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Our Mission: Become a Talent Hotbed for Golf in China

by Dr. Ron Cruickshank

At Phoenix Golf Academy (PGA) our quest in China is really quite simple.  We want to become a ‘talent hotbed’ for golf in China. That is an explicit goal for our young company and we are constantly adjusting our programs and practices to help create the first generation of skilled golfers in China. We define a skilled golfer as one that has mastered the PGA Seven Foundations of Golf:

  1. The full power single plane swing- able to hit any club in the bag proficiently
  2. Short game – chipping, pitching and bunker – 70% up and down
  3. Putting- 30 or less putts per round
  4. Proper fitting equipment- getting and using equipment properly fitted
  5. Course management- Know how to think your way around the golf course to optimize results
  6. Knowledge of how to practice and learn – we call this perfect practice
  7. Management of Self – optimizing both mental and emotional states for peak performance both on and off the course.

Our approach to developing a skilled golfer is a whole systems model. One just needs to look at the Phoenix Golf 7 foundations and you will readily see that four of the seven foundations deal with ‘soft’ issues (club fitting, course management, how to practice and mental game). It is NOT enough to just master the mechanics of swing movement on the path to being a skilled golfer (albeit a great start). Our experience in China has reinforced strongly the need to approach both the teaching and learning within the context of the entire game.

The mammoth challenge and opportunity is that here in China the majority of our students are young, with our median student age around 8 years old. This is because there is not a lengthy history or culture of golf in this country.  This compares to an average age of over 55 for similar markets in the US and Canada.  This is a major difference as it affects every aspect of our business from marketing to training design and regimen.  When you add in the significant challenges of doing all this in Mandarin you can begin to appreciate the necessity of developing programs that are simple, clear and effective.

To aid our mission we have adopted a key suggestion recommended by existing talent hotbeds around the world: We steal ideas and insights whenever we find them – adopting and integrating as many good ideas into our programs as we can. Alternatively, we will discard them quickly if they don’t produce results.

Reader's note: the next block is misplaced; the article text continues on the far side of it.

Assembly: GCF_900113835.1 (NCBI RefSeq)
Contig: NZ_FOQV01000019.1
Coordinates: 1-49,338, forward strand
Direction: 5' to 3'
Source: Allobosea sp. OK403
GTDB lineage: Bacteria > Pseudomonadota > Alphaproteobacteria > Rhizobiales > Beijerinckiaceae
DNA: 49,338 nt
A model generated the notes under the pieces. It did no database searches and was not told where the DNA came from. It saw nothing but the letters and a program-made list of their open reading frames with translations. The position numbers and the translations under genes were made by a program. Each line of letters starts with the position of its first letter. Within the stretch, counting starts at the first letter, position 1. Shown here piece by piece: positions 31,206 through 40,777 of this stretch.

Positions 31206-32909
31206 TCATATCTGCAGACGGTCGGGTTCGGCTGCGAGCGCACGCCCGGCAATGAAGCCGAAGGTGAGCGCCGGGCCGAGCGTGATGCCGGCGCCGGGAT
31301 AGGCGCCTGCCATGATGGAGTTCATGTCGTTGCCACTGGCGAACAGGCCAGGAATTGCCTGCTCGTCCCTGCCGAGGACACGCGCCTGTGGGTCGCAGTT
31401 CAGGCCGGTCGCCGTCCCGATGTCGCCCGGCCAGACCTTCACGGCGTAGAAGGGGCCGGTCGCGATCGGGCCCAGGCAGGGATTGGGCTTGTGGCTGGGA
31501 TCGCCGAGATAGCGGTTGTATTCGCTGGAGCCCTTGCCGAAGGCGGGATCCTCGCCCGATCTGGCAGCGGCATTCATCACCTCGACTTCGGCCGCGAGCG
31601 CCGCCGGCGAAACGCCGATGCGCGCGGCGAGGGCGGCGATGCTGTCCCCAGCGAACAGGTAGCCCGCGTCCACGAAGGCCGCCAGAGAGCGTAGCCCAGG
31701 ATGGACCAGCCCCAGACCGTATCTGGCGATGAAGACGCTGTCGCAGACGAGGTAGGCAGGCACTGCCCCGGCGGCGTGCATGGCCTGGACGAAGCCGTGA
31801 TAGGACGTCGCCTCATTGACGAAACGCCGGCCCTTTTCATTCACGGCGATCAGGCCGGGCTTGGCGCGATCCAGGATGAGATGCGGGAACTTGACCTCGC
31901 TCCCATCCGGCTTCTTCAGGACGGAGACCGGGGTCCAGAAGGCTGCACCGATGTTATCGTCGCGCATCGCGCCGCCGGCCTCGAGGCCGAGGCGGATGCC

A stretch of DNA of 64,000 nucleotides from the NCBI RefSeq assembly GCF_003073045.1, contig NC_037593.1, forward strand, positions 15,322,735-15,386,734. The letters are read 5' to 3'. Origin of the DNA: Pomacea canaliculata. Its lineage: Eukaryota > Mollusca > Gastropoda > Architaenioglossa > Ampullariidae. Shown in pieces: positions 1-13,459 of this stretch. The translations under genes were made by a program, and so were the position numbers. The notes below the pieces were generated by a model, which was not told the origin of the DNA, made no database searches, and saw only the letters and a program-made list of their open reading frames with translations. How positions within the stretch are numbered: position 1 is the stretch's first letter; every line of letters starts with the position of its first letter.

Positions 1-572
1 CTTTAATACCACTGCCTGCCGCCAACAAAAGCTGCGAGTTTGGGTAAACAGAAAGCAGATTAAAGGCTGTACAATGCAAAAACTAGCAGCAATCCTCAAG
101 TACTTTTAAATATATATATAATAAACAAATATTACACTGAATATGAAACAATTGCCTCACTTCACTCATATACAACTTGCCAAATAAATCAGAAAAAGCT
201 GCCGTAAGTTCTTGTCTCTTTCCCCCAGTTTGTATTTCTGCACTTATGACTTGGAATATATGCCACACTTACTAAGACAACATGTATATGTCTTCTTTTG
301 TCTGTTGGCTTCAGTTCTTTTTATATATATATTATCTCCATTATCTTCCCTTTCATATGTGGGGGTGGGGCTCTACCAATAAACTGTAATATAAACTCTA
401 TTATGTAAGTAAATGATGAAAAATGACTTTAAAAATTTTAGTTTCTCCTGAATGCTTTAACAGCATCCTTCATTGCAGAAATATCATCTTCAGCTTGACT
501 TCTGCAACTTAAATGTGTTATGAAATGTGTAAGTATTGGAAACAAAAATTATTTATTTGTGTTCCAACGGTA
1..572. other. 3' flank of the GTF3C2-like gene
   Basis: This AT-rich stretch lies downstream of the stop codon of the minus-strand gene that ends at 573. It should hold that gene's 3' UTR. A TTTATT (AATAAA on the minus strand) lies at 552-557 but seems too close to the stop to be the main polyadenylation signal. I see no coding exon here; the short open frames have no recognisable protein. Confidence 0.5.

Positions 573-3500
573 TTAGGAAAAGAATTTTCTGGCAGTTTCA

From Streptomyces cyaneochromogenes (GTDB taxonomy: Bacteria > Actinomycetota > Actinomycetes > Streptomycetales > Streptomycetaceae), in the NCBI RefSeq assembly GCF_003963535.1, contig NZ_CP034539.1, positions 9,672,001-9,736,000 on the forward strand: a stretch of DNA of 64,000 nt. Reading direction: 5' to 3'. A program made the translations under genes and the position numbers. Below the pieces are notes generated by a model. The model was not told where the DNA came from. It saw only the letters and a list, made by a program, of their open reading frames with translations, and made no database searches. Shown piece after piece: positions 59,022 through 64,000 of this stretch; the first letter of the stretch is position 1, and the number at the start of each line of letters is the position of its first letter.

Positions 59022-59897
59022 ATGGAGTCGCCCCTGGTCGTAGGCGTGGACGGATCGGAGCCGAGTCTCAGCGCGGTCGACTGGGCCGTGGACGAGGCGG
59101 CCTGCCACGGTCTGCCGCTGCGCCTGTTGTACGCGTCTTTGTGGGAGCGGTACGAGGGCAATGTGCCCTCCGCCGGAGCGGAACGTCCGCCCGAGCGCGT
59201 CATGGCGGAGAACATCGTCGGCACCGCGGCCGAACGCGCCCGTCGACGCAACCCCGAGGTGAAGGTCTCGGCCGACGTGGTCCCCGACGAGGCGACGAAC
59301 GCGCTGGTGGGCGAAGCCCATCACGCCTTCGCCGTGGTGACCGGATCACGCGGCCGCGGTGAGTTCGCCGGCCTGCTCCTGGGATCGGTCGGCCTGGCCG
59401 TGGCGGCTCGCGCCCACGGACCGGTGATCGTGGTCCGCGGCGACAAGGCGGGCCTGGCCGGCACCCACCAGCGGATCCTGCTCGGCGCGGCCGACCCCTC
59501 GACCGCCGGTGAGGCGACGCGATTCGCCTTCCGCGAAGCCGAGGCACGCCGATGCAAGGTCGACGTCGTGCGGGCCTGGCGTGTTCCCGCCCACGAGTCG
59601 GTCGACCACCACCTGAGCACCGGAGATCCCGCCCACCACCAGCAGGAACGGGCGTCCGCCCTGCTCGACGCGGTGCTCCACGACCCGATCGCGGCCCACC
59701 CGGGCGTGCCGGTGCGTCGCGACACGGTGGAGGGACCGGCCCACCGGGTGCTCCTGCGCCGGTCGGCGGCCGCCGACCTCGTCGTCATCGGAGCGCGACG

One of the best sources from which we steal unapologetically (and with permission) is the author Dan Coyle. His two best-selling books The Talent Code and The Little Book of Talent are treasure troves of insights as to the mechanics of building a   ‘talent hotbed’.  In addition, he writes an informative blog that I’d encourage all interested in this subject to read.

To keep our brains focused, we have condensed our current experience and research into an internal document we impishly call The Manifesto.  The Manifesto is used to guide the training decisions at Phoenix Golf Academy (PGA), and the only fixed rule is #1. Everything in the Manifesto can change if we find something that works better.

What follows is our current version of the Manifesto.  We hope you will find it useful in helping to create your own talent hotbed wherever you find yourself.

The Talent Hotbed Manifesto: Phoenix golf

Rule #

  1. Everything in the Manifesto can change if we find something that works better. We believe a hall mark of success is behavioral flexibility. If what you are doing isn’t producing results, change it as soon as you recognize it.
  1. We search for instructors/coaches that love teaching and are passionate about the subject matter. For us, that means we want teachers that live and breathe the single plane golf swing and that find personal meaning and value in teaching others how to play the game golf.